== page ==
7. Joie Chitwood III, president of Daytona International Speedway, is presiding over the largest, most extensive makeover ever of a major American speedway ever, as the $400 million DAYTONA Rising project turns Daytona not into just a better race track, but an entertainment venue seating 100,000-plus people. This project is a template for how NASCAR and the International Speedway Corporation could re-invent their venues across the country. Chitwood probably wouldn’t mind some sort of positive distraction that would take the public eye off the 50,000 seats that are still under construction, and our last look at the Superstretch grandstands before they tumble, but this controversy isn’t it.

8. The media will be watching closely how the track’s trade-your-Rebel-flag-for-an-American-flag program works, and expect these two questions: Exactly what happens to the Confederate flags collected? And are all those American flags made in America? Knowing Chitwood, perhaps the most media-savvy track president since Humpy Wheeler, he’ll have solid answers.

9. You can also bet NBC has been instructed to pay as little attention as possible to the Confederate flag controversy during the actual racing telecast. And that track security has a firm and reasoned policy on how to handle fans who might choose to fly the Confederate flag. The last thing NASCAR needs is footage of some Confederate flag-waving fans dragged out of the stands or across the infield by police. The next-to-last thing they need are fights that may break out among pro- and anti-Confederate flag factions. A win by either one of the two fastest drivers in Friday practice, Dale Earnhardt, Jr. or Danica Patrick, would go a long way toward returning the focus to the racing. In the words of Norman Vincent Peale, born in the Union state of Ohio: “Expect a miracle!”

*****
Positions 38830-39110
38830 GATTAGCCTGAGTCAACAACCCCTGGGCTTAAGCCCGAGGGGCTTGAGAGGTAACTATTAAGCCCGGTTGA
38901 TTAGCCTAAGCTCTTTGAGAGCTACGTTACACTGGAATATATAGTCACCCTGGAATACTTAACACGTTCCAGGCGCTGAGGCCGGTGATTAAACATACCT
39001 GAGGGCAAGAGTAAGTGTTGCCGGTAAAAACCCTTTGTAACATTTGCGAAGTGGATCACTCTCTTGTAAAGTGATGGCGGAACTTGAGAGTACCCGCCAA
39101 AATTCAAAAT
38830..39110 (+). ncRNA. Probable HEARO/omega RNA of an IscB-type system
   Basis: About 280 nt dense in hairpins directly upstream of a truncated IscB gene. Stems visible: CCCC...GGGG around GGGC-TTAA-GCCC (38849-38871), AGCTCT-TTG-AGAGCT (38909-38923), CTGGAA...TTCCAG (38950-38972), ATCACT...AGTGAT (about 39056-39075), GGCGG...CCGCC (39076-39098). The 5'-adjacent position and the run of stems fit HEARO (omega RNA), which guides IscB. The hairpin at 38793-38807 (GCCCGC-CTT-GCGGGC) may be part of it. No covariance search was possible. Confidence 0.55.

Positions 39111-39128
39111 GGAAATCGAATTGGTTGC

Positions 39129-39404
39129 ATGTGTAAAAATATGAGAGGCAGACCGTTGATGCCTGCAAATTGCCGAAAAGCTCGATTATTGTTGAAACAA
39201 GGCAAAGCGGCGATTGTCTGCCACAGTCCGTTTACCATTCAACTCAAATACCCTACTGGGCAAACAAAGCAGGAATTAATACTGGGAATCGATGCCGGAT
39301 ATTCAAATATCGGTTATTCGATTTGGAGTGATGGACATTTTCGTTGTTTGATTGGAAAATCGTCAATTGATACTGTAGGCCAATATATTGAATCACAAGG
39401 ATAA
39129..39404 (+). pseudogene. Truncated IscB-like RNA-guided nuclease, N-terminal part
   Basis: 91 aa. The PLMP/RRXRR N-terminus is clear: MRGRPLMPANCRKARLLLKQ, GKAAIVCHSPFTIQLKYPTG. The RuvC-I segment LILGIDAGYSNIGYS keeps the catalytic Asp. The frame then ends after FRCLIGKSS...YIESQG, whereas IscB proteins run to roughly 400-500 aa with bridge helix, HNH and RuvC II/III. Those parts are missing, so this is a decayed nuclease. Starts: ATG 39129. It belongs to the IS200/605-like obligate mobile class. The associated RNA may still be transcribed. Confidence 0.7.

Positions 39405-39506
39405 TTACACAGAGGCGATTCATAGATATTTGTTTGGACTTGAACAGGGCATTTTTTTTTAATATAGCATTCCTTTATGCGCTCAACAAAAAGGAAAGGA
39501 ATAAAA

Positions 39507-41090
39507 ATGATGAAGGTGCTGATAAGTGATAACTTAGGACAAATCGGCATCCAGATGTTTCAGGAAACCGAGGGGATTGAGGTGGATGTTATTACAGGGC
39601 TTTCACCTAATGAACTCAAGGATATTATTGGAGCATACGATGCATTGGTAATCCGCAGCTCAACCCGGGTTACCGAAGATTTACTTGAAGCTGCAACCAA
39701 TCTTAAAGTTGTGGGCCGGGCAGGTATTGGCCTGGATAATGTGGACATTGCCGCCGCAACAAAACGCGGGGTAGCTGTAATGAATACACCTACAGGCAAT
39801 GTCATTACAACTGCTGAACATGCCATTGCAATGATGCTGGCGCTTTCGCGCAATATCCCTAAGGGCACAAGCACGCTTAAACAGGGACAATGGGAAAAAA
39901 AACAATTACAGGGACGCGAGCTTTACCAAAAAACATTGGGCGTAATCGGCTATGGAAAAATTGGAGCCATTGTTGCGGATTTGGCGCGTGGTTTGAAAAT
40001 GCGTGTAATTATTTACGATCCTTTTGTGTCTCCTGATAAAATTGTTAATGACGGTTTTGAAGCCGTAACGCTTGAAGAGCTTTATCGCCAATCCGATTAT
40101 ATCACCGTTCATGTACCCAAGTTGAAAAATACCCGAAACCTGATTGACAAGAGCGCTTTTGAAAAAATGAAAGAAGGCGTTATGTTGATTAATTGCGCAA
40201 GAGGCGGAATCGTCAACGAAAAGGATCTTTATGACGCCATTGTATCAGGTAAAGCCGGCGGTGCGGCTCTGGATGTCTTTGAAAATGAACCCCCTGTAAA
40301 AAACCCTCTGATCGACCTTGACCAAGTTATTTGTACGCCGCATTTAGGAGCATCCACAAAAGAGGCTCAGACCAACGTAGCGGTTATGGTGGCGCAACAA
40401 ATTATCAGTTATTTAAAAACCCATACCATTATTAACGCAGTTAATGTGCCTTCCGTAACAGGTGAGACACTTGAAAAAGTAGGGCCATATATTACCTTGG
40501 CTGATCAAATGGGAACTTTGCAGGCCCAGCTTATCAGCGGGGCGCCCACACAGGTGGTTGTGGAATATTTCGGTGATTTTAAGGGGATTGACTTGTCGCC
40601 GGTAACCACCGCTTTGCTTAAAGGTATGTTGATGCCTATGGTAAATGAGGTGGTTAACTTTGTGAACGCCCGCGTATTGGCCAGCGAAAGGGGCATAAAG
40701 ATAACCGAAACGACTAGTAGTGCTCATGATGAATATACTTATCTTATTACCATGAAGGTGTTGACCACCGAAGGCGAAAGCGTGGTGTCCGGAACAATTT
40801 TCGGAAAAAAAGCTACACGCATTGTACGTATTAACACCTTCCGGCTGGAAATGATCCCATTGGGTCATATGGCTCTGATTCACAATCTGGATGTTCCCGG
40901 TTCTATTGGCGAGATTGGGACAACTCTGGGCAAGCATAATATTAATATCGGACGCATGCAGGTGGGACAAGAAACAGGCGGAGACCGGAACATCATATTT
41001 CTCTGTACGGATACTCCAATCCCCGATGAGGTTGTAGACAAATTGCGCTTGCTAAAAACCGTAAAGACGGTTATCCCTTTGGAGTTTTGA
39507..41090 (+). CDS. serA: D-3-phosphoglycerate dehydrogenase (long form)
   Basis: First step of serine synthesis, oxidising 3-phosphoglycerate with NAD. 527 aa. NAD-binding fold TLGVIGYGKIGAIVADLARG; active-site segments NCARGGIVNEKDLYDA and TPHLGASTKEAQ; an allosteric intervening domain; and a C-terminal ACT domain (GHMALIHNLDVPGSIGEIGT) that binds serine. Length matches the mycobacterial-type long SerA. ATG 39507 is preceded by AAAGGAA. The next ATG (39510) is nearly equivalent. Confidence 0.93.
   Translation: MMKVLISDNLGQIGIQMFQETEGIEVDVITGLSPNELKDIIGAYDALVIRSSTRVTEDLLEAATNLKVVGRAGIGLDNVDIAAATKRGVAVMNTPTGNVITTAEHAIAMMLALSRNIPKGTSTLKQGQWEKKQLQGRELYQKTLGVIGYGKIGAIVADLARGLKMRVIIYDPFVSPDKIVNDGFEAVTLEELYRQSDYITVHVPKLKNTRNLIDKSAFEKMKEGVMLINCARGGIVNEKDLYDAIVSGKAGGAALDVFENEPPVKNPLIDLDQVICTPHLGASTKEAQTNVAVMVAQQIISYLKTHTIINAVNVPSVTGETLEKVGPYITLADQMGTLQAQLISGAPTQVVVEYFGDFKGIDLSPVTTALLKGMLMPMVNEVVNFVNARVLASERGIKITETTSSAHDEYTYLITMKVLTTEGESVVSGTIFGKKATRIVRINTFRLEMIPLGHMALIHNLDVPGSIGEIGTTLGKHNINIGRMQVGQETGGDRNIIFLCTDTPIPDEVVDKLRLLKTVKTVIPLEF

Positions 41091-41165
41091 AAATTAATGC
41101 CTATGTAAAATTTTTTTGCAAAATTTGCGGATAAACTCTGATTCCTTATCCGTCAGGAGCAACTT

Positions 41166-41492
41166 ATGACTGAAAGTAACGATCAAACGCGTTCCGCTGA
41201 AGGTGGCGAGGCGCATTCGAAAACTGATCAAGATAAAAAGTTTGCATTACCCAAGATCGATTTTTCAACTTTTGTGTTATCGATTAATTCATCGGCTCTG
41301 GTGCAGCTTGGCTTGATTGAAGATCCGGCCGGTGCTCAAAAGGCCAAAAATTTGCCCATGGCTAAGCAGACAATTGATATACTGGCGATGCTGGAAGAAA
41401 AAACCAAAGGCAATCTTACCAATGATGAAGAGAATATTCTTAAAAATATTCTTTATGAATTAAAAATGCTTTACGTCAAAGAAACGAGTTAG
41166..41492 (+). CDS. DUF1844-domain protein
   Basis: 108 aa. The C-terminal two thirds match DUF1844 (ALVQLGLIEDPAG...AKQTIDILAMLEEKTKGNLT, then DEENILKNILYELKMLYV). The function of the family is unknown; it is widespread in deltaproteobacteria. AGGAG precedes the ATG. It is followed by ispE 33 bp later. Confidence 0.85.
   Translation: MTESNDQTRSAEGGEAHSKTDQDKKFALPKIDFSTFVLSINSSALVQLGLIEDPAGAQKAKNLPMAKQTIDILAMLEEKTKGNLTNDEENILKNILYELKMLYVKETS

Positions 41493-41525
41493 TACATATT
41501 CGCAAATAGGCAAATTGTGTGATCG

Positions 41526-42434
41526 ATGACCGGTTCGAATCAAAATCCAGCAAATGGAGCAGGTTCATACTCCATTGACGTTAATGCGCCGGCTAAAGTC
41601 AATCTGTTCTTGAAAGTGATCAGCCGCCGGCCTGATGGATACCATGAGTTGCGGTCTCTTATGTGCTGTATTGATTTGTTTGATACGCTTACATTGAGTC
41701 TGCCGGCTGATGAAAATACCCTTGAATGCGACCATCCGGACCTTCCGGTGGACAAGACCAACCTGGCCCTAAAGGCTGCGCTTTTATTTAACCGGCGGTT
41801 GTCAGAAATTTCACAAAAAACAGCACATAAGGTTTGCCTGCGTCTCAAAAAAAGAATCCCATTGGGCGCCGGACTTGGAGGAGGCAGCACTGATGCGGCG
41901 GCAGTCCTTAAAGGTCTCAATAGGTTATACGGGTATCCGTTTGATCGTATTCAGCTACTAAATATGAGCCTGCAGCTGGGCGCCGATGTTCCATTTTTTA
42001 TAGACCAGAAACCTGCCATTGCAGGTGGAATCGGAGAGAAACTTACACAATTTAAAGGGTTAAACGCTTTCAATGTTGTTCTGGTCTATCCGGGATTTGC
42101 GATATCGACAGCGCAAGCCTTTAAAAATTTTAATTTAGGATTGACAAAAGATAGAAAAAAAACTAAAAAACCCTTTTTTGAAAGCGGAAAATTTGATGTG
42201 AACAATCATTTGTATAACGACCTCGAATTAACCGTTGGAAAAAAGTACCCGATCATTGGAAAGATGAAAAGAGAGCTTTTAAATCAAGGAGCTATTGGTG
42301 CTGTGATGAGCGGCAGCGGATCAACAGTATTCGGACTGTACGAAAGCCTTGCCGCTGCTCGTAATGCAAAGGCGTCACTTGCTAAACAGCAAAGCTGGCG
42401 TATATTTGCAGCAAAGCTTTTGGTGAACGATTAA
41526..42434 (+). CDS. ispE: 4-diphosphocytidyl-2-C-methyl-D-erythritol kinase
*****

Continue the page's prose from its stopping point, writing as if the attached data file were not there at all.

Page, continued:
10. And finally: I was born and raised in the South, to parents and grandparents and probably great-grandparents who were born and raised in the South. I have never owned nor flown a Confederate flag. To me, it has always meant just one thing: The South. It was a mildly cartoonish image that seemingly belonged on top of Bo and Luke Duke’s Dodge Charger, but now, after the church massacre on June 17, apparently it doesn’t belong anywhere. John Oliver, the British comedian, spent some time this week lecturing us on how bad the Confederate flag is. I don’t care what John Oliver thinks. Sean Hannity said that if Walmart bans the sale of the Confederate flag, it should ban a lot of rap albums. I don’t care what Sean Hannity thinks. If I want to contemplate the gravity of the Civil War, which my ancestors may or may not have been involved in, I’ll visit battlefields like Vicksburg or Natural Bridge or Antietam, which I have done, or graveyards like the ones at Shiloh or Hollywood Cemetery. Now, the 154-year-old Confederate flag apparently means only one thing: Racism. If eliminating the flag means we eliminate racism, go for it. But I think those convinced that it will might be disappointed.

Danica Patrick tops Daytona Happy Hour practice
Previous article

Danica Patrick tops Daytona Happy Hour practice

Next article

Coke Zero 400 qualifying rained out

Coke Zero 400 qualifying rained out
Load comments
How Larson took the long way round to NASCAR Cup glory Prime

How Larson took the long way round to NASCAR Cup glory